When it comes to planning a holiday in the Greek Islands, there may be a few things to consider (like what you would like to see, experience and if you want to relax, party etc) but regardless of what it is you are after, Greece will be sure to knock your socks off (really, it will)!
Which Greek island is for you? Well, there are many islands to pick from and every one of them has a special bit of something to suit everyone..
Santorini is undoubtedly the most popular and well known island in Greece. Not many islands can combine amazing scenery with rich ancient history and divine food like Santorini does.
During the peak seasons from June to August, Ios is known for being the ‘number one party island in the Mediterranean’. Many tourists flock here for the nightlife, beach parties and clubs. That aside though, it is a beautiful island with so much to offer for all ages. Chora is wonderful to check out the shops and restaurants, as well as soak up the sun and relax on the beaches.
Naxos is the largest of the Cyclades, and is famous for it’s exotic beaches. Plaka, Agios Prokopios, Orkos and Mikri Vigla are among the most beautiful beaches on the island, while the western coast of the island are ideal for windsurfing due to the strong winds that blow there in the afternoon. Inland will bring you to picturesque villages and more sightseeing.
Crete is the largest island in Greece, and the fifth largest in the Mediterranean Sea. The island feels a little slower and less party orientated in comparison to other Greek Islands such as Mykonos and Ios, but there is still lots to see and do! Expect the fascinating history of Crete to blow you away (particularly throughout Heraklion), and a visit to Chania to get lost walking through the beautiful, quaint Italian inspired alleyways, some with small cafes and boutique stores.
Located on the north western side of the country, Corfu charms visitor’s with its Venetian style villages, beautiful crystally water and beaches, and rugged mountains. Paleokastritsa, Sidari, Kassiopi and Acharavi are stunning spots on the northern side of the island worth a visit, while head inland to the villages including the Old Town and it will be buzzing with charm.
Classed as Greece’s most cosmopolitan island, Mykonos is located in the middle of the Aegean sea. It is known in particular for it’s vibrant nightlife and exciting atmosphere, but also the islands famous blue and white architecture, quaint little cobblestoned streets and picturesque windmills and magnificent sunsets.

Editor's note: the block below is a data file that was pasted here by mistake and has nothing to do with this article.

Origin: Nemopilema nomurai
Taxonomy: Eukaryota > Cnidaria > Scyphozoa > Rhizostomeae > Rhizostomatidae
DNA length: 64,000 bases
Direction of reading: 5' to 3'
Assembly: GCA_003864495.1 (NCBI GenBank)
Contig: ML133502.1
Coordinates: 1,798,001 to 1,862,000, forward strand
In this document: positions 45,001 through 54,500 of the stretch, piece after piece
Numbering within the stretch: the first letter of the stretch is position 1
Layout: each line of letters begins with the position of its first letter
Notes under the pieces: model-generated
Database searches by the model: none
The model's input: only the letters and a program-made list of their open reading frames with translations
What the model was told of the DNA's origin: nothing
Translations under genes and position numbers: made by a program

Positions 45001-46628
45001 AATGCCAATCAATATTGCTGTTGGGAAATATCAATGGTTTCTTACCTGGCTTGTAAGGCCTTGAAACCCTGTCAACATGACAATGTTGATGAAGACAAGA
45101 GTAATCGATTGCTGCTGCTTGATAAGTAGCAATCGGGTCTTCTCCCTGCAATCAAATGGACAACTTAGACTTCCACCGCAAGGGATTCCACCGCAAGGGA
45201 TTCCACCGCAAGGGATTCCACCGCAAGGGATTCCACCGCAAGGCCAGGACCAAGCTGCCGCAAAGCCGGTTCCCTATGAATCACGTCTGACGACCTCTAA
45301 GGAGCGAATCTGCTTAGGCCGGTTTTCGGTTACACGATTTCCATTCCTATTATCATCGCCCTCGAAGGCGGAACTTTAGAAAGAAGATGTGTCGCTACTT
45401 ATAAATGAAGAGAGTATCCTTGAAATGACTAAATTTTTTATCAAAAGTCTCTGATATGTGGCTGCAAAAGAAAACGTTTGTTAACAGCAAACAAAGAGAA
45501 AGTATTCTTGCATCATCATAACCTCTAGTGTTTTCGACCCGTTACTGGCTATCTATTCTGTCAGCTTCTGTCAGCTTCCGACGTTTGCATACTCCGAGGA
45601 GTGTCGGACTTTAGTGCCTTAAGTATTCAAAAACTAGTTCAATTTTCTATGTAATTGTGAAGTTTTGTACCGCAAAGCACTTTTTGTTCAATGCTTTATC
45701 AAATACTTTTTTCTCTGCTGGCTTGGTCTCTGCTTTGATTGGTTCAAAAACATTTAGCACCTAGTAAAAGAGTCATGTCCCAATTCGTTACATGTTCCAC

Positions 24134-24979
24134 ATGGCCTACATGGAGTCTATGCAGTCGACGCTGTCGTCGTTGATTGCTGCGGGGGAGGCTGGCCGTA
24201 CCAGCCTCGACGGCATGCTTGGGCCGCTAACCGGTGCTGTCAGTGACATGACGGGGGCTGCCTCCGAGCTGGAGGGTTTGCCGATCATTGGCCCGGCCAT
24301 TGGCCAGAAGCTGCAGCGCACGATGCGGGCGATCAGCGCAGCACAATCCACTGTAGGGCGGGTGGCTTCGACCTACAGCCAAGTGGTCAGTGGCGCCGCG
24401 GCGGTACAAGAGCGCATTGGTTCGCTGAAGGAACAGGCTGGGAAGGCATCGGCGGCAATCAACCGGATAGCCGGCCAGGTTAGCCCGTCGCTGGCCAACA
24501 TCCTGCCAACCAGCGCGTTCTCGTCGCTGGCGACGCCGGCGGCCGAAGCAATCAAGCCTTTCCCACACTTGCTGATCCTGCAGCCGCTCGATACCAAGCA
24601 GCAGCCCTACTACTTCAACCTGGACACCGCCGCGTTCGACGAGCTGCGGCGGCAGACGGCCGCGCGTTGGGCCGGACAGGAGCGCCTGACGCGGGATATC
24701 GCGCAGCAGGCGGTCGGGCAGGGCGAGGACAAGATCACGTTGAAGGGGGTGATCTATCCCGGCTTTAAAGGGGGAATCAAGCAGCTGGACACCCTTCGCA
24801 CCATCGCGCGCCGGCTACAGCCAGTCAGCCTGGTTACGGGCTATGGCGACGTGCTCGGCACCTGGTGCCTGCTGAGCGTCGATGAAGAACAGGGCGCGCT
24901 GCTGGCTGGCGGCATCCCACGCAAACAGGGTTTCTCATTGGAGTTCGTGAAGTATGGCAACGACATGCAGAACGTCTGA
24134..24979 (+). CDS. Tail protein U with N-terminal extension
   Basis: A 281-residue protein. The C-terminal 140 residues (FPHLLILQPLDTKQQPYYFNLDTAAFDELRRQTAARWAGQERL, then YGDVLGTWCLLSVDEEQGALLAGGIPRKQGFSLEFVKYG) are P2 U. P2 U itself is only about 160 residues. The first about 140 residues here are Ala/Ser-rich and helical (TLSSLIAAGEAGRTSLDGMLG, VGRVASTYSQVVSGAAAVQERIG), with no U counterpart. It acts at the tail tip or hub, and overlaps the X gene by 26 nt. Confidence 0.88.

Rhodes is less cosmopolitan and more historical.. The island combines miles of beautiful beaches, archaeological and ancient sites and medieval looking towns. Rhodes’ rich history and ruins (which are some of the best preserved ruins across Europe) attract many tourists each year for this reason alone, but also the fact the island is home to some pretty gorgeous seaside views and picturesque villages.
Paros often hides under the limelight of some of the more famously known Greek Islands, however the island is just as beautiful! Known for its exotic looking water and fabulous beaches, picturesque architecture and the nightlife, Paros really has got it all. The traditional villages, particularly Naoussa, Parikia and Lefkes, are perfect samples of Greek architecture, with whitewashed houses, paved cobblestone streets and blue domes..just how you picture Greece to look!
Traveling to & from the Islands
Departing from Athens or any of the islands, ferries and hydrofoil boats are the most common way of getting around. As it seems to be the primary means of travel to and from islands, tickets are inexpensive.
The hydrofoil boats are the most sought after tickets in busier seasons (so it’s a good idea to book in advance to ensure good seating), particularly if you are travelling with a group or as a couple. Also, if you do get sea sick, take sea sick tablets with you as sometimes the seas can get rough and you will definitely feel it more on the smaller boats than the bigger and slower ferries!